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By Gary Cohn
“John Thomas and Hans Burkhardt have a lot in common. For more than 17 years each man had a good paying union job, with health and pension benefits, near San Francisco Bay. Thomas worked as a warehouseman for VWR International, a medical supply company with a warehouse in Brisbane, south of Candlestick Park. Burkhardt also worked as a warehouseman, for BlueLinx, a building products company with a facility across the bay in Newark.
The similarities don’t end there. Both Thomas and Burkhardt are now collecting unemployment, having lost their $22-an-hour jobs after their employers moved to take advantage of California’s enterprise zone plan, a controversial state program that is supposed to create jobs.
The enterprise program, established in 1984, provides $700 million in tax breaks for companies that set up business or move to one of 40 zones within the state. It is operated by the state but administered by local governments. The program gives companies tax credits of up to $37,440 per person hired in one of the zones, which are intended to create jobs and spark investment in economically-distressed areas. Yet interviews and public documents reviewed by Frying Pan News reveal that some of these zones are located in relatively well-off areas, including San Francisco’s Financial District and the city’s hipster-packed SoMa neighborhood, which is home to many software and technology firms. In Southern California, enterprise zone areas encompass parts of Hollywood and the corporate center of downtown Los Angeles.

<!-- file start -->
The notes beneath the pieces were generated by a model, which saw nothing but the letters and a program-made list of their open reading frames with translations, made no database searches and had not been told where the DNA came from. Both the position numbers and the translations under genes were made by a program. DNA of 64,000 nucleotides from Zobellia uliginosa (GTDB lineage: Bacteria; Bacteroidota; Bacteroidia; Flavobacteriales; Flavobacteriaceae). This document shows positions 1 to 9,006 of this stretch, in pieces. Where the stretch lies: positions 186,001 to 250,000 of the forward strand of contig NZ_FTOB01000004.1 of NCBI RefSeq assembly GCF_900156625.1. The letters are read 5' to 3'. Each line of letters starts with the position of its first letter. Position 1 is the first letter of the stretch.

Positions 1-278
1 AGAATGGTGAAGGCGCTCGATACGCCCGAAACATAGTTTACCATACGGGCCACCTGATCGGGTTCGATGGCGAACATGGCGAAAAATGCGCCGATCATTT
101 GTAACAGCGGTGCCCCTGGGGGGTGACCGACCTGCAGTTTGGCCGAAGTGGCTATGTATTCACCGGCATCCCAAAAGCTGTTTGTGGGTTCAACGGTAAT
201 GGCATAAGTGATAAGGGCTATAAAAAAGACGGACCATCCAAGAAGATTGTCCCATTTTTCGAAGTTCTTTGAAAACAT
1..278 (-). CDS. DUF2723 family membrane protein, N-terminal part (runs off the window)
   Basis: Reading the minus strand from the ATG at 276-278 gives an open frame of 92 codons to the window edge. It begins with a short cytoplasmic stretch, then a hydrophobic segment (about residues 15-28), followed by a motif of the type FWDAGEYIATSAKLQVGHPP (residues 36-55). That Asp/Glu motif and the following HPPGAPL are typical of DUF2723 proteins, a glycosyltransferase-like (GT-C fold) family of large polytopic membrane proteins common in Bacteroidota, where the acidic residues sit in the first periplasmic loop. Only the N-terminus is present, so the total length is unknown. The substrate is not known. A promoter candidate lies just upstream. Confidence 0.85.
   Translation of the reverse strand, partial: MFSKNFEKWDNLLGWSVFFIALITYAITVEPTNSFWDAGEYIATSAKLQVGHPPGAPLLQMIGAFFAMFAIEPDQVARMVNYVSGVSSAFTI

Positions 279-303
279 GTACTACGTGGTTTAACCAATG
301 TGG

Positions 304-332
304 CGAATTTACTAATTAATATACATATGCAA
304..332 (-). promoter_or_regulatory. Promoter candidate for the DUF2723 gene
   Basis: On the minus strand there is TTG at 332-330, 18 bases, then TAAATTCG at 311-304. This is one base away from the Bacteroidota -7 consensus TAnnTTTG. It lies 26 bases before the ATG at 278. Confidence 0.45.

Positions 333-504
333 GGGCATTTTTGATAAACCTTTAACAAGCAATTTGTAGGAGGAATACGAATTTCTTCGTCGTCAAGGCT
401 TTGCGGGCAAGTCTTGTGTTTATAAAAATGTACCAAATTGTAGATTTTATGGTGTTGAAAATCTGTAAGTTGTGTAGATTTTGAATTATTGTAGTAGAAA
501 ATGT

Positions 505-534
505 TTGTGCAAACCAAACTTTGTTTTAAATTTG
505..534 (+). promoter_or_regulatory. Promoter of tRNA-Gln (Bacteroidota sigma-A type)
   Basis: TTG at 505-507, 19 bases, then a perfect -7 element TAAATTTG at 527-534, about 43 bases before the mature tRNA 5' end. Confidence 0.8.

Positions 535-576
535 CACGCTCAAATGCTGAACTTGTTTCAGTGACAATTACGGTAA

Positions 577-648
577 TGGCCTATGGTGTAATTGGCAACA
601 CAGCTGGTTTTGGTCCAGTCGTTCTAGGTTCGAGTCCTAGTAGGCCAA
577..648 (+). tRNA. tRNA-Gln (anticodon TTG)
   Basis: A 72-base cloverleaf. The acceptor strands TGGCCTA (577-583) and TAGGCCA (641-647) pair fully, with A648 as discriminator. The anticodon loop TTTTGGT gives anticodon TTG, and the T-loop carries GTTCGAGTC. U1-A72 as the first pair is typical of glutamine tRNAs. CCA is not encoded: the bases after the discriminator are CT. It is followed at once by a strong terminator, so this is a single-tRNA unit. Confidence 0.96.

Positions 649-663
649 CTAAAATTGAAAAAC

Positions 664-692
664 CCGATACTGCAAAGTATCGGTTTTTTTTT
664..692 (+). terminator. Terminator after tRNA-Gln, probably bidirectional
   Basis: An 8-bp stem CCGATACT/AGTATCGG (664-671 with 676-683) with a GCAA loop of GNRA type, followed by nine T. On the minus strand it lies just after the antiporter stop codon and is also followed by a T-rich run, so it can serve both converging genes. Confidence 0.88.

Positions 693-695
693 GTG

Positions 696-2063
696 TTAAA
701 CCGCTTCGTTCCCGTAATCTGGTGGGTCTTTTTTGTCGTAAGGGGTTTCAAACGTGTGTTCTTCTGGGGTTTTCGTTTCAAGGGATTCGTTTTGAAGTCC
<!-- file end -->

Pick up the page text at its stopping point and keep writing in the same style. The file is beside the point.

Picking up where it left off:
Overall, 61 percent of enterprise zone tax credits were claimed by corporations with more than $1 billion in assets. People familiar with the program say that recipients include huge retailers such as Walmart. The total amount of enterprise tax credits received by Walmart is one of those facts cloaked in the program’s tax secrecy.”
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